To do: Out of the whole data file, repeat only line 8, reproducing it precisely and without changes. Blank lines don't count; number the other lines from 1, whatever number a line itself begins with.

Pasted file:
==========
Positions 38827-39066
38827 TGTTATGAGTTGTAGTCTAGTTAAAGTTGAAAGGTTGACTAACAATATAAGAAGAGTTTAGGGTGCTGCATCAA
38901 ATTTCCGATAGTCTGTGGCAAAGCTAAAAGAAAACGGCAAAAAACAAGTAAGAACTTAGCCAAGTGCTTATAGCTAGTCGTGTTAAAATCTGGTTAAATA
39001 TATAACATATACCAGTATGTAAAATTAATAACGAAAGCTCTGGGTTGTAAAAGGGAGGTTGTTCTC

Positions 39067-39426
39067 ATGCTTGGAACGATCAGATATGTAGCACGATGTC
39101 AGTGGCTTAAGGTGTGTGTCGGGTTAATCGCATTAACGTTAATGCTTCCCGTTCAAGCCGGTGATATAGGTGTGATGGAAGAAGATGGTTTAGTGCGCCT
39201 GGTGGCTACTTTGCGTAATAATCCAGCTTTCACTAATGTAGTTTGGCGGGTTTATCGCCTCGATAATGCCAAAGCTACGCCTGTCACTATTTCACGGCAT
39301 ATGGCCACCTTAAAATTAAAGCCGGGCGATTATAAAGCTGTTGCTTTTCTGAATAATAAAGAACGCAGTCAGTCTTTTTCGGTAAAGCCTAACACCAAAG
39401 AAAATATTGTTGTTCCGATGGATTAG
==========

39201 GGTGGCTACTTTGCGTAATAATCCAGCTTTCACTAATGTAGTTTGGCGGGTTTATCGCCTCGATAATGCCAAAGCTACGCCTGTCACTATTTCACGGCAT